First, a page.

- It was thought that to reduce the virulence of a disease, introducing less pathogenic strains into a pathogenic population would be beneficial.
- But this practice of introducing milder microbes into a host could make the aggressive pathogen stronger and increase disease severity.
- This could also could hamper disease management.
Introducing 'friendlier' or less potent strains into a population of disease causing microbes can increase severity of the disease.
Introducing less pathogenic microbes or friendlier cousins which do not cause severe disease, into a population of pathogens, has been shown to reduce disease severity and damage to the infected host.
This was thought to be a potential breakthrough in the fight against disease, including cancer. For example, scientists have produced encouraging results in the fight against Clostridium difficile infections that are so common in our hospitals.
Strategy- May Not be a Silver Bullet
The University of Exeter scientists tested this strategy using a plant pathogen, and found the therapy could go wrong, with devastating consequences for the host plant.
The practice of introducing pacifist microbes into a host could make the aggressive pathogen stronger, which could hamper disease management.
A team lead by Professors Ivana Gudelj, a mathematical biologist and Nick Talbot, a plant disease specialist, investigated the devastating rice blast disease.
They introduced a mixed population of an aggressive strain and a pacifist mutant strain of fungus into rice.
They expected that the overall disease severity would decrease because of the presence of the pacifist strain. But the rice plants succumbed to much more severe disease. The therapy under some circumstances have the opposite effect, leading to more severe disease.
The reason for this could be that in some circumstances the milder pathogens "helped" aggressive microbes to be more efficient in utilizing resources obtained from the host.
Professor Ivana Gudelj, who led the research, said "Our study shows that a promising disease management strategy may not always be effective and indeed may have damaging unforeseen consequences. Importantly, our work also provides a foundation for the analysis of when, and why, this can happen. We find that the mechanisms driving our unexpected findings when treating rice blast infection are pertinent for many diseases involving bacterial and fungal pathogens"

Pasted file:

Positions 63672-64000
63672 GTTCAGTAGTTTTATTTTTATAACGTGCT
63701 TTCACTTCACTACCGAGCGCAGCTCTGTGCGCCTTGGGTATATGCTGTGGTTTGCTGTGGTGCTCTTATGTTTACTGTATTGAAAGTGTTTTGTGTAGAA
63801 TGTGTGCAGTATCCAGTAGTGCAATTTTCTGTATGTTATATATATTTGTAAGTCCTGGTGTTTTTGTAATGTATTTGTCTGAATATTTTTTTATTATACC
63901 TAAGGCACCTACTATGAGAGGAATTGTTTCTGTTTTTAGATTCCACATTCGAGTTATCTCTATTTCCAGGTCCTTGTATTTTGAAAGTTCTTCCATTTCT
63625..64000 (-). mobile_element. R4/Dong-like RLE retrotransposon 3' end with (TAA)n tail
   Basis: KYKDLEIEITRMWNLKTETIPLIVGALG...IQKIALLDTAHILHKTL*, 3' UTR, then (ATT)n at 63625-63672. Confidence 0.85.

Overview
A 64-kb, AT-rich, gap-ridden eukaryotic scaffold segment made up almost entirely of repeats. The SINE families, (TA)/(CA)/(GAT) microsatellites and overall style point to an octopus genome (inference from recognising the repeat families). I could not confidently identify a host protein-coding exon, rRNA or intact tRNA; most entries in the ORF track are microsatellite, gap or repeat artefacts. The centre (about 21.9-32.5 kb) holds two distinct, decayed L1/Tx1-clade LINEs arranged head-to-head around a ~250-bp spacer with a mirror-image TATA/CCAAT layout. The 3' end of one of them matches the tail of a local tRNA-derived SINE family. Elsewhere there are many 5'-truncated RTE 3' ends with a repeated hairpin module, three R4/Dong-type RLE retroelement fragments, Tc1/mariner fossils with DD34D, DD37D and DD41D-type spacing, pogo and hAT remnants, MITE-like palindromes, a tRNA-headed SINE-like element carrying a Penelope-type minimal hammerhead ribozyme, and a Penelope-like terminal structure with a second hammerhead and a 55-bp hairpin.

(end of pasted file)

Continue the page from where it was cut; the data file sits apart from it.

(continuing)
Professor Nick Talbot, Professor of Molecular Genetics and expert in plant diseases, said "The strategy of introducing less aggressive microbes to fight more aggressive ones may prove effective to control some crop disease, but our study shows that they are not a silver bullet and caution needs to be exercised. "
"We need to understand how microbes interact with each other in natural settings, before we can try to alter their ability to cause disease in this way. Our study also shows why mathematicians and biologists need to work together more often, because we would not have understood this phenomenon at all without the mathematical analysis carried out." Nick added.
Need for Newer Strategies
The need for identifying new ways of treating infectious disease has increased with the emergence of resistance to antibiotics.
One strategy that is being explored to treat infections which resist current drugs involves neutralizing the disease-causing agent.
Neutralization involves extracting the agent from the patient so that the components of the microbe's DNA can be removed in order to neutralize the disease.
Then, the new harmless agent is grown in the lab and re-introduced to the disease site.
By this method, the researchers hope that the newly introduced agent will defeat its more harmful cousin by stealing resources the disease needs to proliferate. This has been proven effective in several lab tests.
The research published in eLife, highlights the need for these new strategies to be carefully tested before they are used therapeutically.
- Ivana Gudelj et al. Harbouring public good mutants within a pathogen population can increase both fitness and virulenc. eLife; (2016) doi.org/10.7554/eLife.18678